My grandfather by 1910's owned three of them: But I can only remember the name of one of them, Hook Ann. The three motor launches were used to carry passengers, and goods. However he sold all three by the 1950's, perhaps it was because he had some other businesses to do, which fitted his age. He moved to Sg. Merah and most probably acquired land in the quiet, and started his brickyard, Kiong Ang, in Sg. Aup.
|Modern version of motor launches of yesteryears|
Motor launches were the life line of the Foochows who settled all along the middle Rajang River. They planted rubber, padi and fruits. Each homestead also had ducks, chickens and vegetables. Methodist churches and schools sprang up wherever there were Foochows. By 1935, there were 41 churches and 39 schools. My own maternal grandfather donated some land to the Church to build a primary school, Tiing Nang and a church, Hook Ming Tong.
These motor launches brought the Foochows and their products to Sibu which was truly a bustling town by the 1950's. The Sibu wharf was a busy place and boat honking was loud and clear, giving people a lot of hope and inspiration for the future. Even though I was not even a teenager by then, I could feel the excitement and the quickening pulse of the thriving economy.
As a young girl I had already started to observe the behaviour of the frugal Foochow men and women. Firstly they would not spend their cash unnecessarily by going straight to the shops to buy stuff. They would bring their products to the market first and then put the cash into their hidden pockets in their trousers or blouses. A treat for themselves would be a bowl of kampua mee at Moi Soung if they thought they could use some money and wait for their last motor launch. Many would buy food and return as soon as possible to their villages before noon, if their transactions could be completed. Secondly, most of them would stand outside some of the popular shops along the Five Foot way to meet up with relatives. Thirdly, they would collect their mail, either from Nang Kwong or Hock Chiong, the rubber middleman business. Fourthly, they would do things very quickly, like buying supplies and fresh meat as soon as they could and fill their rattan baskets methodically.
I also remember my aunts loved to buy kompia and mah ngii, after they had some tofu or soy milk at the corner of Yu Chiong Company. My Foochow relatives eating and standing there was a happy scene in my mind all these years.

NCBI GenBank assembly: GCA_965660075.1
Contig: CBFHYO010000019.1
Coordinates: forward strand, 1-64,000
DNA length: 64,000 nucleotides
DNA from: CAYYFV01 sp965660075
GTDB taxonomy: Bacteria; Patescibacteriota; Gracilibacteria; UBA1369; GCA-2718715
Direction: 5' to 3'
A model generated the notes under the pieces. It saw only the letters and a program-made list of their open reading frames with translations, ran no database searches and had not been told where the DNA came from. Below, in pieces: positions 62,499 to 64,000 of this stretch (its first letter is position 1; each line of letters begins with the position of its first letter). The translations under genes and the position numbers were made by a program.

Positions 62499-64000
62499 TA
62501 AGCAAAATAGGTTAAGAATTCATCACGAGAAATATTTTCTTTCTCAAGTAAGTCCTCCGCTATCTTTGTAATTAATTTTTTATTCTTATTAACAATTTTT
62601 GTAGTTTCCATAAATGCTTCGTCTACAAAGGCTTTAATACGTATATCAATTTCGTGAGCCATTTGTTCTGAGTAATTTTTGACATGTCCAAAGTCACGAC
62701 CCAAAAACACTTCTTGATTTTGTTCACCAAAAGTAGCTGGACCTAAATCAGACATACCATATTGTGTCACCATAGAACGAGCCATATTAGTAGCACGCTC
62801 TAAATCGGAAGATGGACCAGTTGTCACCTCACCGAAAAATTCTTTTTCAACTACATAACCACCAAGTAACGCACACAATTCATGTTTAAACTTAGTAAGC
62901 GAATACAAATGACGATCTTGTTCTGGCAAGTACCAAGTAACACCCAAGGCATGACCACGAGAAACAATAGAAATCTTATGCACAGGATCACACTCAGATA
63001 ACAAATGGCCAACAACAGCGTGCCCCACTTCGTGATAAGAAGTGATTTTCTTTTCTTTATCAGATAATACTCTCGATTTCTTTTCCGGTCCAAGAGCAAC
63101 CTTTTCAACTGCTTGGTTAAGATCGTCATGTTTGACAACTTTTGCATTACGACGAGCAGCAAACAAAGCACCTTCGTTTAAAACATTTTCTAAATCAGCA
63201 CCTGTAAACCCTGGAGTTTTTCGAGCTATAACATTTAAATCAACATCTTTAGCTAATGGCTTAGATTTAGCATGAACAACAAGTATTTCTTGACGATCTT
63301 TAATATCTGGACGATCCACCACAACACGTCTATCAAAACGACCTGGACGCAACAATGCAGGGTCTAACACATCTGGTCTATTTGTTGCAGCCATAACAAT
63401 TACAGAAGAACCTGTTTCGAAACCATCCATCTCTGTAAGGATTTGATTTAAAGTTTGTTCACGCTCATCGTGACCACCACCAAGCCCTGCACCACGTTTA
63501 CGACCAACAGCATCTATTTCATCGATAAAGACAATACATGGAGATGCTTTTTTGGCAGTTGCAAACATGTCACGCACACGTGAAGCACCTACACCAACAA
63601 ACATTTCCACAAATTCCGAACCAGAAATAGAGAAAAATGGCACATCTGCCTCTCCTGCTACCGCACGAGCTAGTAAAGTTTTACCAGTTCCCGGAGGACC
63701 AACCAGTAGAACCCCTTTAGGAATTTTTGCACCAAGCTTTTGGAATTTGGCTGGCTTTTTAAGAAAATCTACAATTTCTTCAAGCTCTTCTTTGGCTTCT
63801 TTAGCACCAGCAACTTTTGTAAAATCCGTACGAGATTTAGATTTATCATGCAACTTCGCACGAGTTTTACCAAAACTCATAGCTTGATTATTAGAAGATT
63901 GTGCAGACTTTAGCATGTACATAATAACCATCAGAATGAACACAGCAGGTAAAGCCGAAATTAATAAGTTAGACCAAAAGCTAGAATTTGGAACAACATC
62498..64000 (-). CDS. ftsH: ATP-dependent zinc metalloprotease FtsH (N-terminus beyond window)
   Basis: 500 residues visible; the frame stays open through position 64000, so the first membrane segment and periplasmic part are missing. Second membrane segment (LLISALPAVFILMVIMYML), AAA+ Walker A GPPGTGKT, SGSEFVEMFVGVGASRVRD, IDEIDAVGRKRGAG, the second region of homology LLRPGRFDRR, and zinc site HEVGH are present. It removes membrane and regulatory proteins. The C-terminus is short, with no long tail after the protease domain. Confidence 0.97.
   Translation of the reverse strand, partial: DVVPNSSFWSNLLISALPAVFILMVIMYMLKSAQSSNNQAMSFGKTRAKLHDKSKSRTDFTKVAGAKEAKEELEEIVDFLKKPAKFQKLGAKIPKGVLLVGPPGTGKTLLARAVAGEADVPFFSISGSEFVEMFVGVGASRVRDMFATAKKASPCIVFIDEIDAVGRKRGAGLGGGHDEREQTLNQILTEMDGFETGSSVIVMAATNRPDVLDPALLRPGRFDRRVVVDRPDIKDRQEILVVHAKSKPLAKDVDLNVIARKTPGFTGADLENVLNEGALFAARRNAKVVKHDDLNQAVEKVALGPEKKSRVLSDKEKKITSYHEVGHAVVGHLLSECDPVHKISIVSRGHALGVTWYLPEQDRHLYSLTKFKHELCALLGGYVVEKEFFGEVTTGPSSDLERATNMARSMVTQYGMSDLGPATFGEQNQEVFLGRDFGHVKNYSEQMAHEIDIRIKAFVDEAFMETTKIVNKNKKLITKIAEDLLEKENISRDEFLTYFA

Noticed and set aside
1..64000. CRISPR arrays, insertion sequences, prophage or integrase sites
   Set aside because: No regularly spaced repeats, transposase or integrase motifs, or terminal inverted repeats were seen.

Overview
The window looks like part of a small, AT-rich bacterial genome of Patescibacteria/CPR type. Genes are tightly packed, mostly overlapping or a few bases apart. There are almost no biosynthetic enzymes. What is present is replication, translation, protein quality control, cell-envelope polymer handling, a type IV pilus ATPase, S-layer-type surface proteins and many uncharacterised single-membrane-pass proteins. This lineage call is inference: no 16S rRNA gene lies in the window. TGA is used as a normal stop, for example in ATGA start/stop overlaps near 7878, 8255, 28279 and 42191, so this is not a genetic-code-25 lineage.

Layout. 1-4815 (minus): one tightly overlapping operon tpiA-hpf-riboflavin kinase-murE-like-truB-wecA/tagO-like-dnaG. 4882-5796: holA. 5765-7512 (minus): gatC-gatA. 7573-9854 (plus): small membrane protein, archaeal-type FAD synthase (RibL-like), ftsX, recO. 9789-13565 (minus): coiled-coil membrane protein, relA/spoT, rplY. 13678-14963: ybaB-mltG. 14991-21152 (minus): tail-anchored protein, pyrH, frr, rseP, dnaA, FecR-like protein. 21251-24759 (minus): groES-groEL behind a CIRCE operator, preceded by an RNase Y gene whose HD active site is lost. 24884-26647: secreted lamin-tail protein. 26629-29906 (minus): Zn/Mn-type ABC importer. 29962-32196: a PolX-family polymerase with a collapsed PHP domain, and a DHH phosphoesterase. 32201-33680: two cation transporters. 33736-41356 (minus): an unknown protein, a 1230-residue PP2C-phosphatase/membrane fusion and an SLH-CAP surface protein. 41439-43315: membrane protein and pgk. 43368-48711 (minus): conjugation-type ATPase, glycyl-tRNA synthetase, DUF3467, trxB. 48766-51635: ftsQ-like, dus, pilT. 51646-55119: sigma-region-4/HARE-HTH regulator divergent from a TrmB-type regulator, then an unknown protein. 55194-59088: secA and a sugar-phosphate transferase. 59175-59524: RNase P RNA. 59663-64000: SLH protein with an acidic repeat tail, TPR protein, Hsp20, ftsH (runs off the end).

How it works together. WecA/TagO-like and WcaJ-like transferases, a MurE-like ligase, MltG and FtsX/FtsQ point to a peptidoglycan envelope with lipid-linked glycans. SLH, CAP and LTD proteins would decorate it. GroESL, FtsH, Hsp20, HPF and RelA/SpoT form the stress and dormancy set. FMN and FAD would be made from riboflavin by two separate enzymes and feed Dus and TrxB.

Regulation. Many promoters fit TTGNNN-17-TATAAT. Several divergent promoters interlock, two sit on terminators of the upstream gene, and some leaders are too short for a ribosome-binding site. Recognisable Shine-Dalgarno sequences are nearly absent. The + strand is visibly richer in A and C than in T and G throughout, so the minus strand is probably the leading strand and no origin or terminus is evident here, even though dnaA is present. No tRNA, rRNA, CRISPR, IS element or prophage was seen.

One very memorable scene was an aunt who kept her shoes in her hands from the boat, until she was near the Chinese temple. She had a hard time wearing her rubber shoes because her feet had been swollen by the fact that she had been stepping on the rubber sheets solidified by formic acid.She had to be treated in the Lau King Howe hospital for bad skin problems.In those days most Foochows' feet were "eaten" by ern moh choo, or formic acid. Many in fact suffered the worst of skin ailments and lesions. It was almost impossible to describe some of the lesions I saw. When private doctors started opening their clinics in Sibu, the rubber industry had already declined and women who had grown older had to live with white patches in their feet, the scars of formic acid.
There was another time when a young woman who was jilted by her lover was frothing in the mouth and vomiting because she took some formic acid to end her life. Many of the Foochow fellow passengers were sympathetic and tried to help the family to bring her to the hospital. Unfortunately the motor launch could not stop at the hospital jetty and she had to be taken by trishaw to the hospital, still writhing in pain. That was one ending to one of my childhood holidays down river. I was numb with fear after that and hated even the term Ern Moh Chu. We were told later that she died a slow death
It was good to see the smiles and joy on the faces of the Foochows as they alighted from the motor launches.